Retrograde aortic blood flow as a mechanism of stroke: MR evaluation of the prevalence in a population-based study
Retrograde blood flow from complex atheroma in the descending aorta (DAo) has only recently been described as a potential mechanism of stroke. However, prevalence of this mechanism in the general population and the exact factors influencing stroke risk are unclear.
One hundred twenty-six consecutively recruited inhabitants of Freiburg, Germany, between 20 and 80 years of age prospectively underwent 3-T MRI. Aortic plaque location and thickness were determined by 3D T1 MRI (1 mm3). 4D flow MRI (spatial/temporal resolution 2 mm3/20 ms) and dedicated software were used to determine prevalence and extent of flow reversal and potential embolization from DAo plaques. Flow was correlated with baseline characteristics and echocardiographic and MRI parameters (aortic diameter, wall thickness, and pulse wave velocity).
The maximum length of retrograde blood flow connecting the DAo with the left subclavian artery (LSA) increased from 16.1 ± 8.3 mm in 20–29-year-old to 24.7 ± 11.7 mm in 70–80-year-old subjects, correlated with age (r = 0.37; p < 0.001), and was lower in females (p = 0.003). Age was the only independent predictor of increased flow reversal. Complex DAo plaques ≥ 4-mm thickness were found in eight subjects (6.3%) and were connected with the LSA, left common carotid artery, and brachiocephalic trunk in 8 (100%), 1 (12.5%), and 0 (0%) cases, respectively.
Retrograde blood flow from the DAo was very frequent. However, potential retrograde embolization was rare due to the low incidence of complex DAo plaques. The magnitude of flow reversal and prevalence of complex atheroma increased with age. Thus, older patients with aortic atherosclerosis are especially vulnerable to this stroke mechanism.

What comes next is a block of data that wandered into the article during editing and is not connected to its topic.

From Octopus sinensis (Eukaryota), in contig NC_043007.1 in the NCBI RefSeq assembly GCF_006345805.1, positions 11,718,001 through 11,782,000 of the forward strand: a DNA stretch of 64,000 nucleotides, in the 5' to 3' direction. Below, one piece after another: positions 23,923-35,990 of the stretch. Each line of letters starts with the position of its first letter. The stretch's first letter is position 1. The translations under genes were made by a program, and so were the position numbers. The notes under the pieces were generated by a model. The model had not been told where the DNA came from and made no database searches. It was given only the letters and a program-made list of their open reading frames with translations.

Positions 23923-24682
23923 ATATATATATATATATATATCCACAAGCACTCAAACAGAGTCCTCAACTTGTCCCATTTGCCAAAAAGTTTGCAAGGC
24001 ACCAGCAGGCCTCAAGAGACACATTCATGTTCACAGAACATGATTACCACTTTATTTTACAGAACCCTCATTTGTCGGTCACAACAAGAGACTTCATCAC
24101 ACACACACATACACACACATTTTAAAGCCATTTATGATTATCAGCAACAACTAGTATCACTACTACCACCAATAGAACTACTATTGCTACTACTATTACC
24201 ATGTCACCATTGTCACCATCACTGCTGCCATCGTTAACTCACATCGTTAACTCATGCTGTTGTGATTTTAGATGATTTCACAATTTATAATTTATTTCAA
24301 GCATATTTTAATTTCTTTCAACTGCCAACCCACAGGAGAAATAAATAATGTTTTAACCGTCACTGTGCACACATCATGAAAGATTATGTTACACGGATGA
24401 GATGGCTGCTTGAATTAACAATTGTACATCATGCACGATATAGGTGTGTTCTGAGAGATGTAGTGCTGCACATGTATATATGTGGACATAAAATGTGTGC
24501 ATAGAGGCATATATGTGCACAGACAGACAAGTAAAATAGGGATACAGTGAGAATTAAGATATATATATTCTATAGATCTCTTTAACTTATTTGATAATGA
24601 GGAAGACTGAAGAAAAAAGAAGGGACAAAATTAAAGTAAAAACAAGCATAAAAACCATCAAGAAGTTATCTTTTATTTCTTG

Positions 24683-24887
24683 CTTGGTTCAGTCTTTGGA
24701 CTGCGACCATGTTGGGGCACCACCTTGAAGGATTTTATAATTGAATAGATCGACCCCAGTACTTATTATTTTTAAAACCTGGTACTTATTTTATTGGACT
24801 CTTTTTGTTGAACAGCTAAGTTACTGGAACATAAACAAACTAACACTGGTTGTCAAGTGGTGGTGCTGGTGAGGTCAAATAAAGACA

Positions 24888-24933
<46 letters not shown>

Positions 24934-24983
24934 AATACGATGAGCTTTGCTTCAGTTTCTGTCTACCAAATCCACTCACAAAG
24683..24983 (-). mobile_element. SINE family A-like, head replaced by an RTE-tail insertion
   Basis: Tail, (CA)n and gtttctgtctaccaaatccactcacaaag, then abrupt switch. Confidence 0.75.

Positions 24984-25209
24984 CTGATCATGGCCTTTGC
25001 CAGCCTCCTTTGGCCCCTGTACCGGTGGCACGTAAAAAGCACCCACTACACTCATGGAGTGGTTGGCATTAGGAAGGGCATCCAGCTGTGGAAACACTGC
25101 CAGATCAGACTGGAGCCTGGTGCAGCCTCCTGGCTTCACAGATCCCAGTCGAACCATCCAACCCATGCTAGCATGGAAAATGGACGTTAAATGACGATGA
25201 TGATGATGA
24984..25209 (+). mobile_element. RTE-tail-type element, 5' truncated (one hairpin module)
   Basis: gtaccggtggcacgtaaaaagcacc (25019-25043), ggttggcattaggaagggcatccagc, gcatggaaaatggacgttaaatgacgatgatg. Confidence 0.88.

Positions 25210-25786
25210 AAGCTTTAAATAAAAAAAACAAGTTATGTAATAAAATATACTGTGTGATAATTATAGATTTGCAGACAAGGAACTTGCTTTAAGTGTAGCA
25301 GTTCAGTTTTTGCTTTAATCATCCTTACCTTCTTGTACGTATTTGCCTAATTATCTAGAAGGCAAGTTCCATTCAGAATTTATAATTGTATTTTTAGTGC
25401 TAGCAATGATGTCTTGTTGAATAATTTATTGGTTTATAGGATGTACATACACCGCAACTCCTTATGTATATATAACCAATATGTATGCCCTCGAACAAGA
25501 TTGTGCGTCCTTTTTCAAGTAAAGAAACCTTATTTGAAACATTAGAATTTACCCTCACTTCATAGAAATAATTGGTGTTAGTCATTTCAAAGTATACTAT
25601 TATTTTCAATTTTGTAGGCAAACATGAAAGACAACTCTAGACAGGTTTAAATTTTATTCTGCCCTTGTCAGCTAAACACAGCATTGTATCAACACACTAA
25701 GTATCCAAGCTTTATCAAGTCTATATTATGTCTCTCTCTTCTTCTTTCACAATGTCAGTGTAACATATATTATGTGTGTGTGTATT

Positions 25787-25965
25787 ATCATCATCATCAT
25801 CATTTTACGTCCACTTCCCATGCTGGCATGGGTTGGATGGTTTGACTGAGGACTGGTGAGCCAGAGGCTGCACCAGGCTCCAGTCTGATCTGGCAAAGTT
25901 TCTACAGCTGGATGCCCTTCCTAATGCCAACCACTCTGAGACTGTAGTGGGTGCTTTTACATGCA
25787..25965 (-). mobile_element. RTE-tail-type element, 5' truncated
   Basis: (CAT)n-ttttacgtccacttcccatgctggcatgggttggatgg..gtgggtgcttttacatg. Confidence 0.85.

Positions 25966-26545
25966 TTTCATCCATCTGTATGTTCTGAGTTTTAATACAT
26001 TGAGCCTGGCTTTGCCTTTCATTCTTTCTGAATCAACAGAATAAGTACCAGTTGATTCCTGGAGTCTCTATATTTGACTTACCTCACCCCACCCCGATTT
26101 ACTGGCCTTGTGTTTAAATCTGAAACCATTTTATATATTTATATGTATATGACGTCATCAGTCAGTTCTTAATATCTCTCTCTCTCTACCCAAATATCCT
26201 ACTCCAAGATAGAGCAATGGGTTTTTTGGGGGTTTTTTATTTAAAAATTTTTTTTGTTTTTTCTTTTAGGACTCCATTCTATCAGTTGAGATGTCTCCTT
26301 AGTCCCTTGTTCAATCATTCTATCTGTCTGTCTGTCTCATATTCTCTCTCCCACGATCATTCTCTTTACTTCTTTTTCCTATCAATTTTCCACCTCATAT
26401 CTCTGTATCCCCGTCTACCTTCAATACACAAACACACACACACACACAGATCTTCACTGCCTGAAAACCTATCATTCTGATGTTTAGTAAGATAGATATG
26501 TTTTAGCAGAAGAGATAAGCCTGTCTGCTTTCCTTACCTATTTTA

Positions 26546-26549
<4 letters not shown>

• 4D flow MRI allows in vivo visualization and quantification of individual and three-dimensional blood flow patterns within the thoracic aorta including retrograde components.
• This population-based study showed that blood flow reversal from the proximal descending aorta to the brain-supplying great arteries is very frequent and able to reach all brain territories. The extent of such flow reversal increases with age and with the extent of aortic atherosclerosis.
• The combination of blood flow reversal with plaque rupture in the proximal descending aorta constitutes a potential stroke mechanism that should be considered in future trials and in the management of stroke patients in clinical routine.
KeywordsMagnetic resonance imaging Angiography Atherosclerosis Embolism Thoracic aorta
Left common carotid artery
Generalized autocalibrating partial parallel acquisition
Left subclavian artery
Parallel MRI with extended and averaged GRAPPA kernels
Pulse wave velocity
The authors thank Adriana Komancsek for performing MRI examinations and Dr. Konrad Whittaker for proof reading of the manuscript.
Prof. Dr. Andreas Harloff received funding from Deutsche Forschungsgemeinschaft (DFG), Bonn, Germany, grant no. HA5399/3-1.
Compliance with ethical standards